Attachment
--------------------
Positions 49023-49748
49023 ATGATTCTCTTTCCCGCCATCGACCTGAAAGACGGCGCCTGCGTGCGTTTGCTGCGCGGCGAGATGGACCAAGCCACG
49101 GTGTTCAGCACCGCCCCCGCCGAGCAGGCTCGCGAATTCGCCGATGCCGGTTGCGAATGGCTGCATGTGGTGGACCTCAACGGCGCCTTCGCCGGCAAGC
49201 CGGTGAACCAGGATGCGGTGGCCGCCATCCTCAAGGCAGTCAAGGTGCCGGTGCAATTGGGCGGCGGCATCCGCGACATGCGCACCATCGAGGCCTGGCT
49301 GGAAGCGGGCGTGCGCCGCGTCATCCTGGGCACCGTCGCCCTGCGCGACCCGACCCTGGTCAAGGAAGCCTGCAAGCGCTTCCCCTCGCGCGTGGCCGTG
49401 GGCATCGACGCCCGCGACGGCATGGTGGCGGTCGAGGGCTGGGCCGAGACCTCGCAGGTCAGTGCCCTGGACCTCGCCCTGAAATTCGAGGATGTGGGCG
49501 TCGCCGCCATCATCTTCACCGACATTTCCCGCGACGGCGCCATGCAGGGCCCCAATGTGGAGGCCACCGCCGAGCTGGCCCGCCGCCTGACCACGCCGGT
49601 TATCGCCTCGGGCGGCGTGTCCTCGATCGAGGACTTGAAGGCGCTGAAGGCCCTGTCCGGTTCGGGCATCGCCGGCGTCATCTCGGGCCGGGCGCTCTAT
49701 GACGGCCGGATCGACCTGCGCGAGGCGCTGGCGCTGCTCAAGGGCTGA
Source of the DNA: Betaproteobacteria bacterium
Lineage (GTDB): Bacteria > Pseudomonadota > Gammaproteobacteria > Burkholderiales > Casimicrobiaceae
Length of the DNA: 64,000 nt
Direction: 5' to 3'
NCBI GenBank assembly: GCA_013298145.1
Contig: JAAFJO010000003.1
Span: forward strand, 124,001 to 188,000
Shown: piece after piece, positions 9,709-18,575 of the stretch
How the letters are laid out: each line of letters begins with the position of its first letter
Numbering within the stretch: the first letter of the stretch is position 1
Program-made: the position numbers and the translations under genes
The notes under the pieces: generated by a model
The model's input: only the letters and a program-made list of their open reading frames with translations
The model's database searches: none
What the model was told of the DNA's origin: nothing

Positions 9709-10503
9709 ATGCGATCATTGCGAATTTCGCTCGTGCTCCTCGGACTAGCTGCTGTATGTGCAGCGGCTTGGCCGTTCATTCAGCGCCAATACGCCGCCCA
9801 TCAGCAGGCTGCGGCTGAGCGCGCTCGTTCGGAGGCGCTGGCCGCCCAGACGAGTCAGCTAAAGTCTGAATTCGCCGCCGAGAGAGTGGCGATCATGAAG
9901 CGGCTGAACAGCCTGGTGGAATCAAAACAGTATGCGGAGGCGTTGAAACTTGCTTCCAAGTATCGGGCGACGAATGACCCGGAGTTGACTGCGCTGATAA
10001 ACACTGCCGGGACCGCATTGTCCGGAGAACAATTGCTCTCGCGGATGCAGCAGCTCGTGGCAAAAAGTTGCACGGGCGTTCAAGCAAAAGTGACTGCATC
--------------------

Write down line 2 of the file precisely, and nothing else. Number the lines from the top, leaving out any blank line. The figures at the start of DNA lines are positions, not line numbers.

49023 ATGATTCTCTTTCCCGCCATCGACCTGAAAGACGGCGCCTGCGTGCGTTTGCTGCGCGGCGAGATGGACCAAGCCACG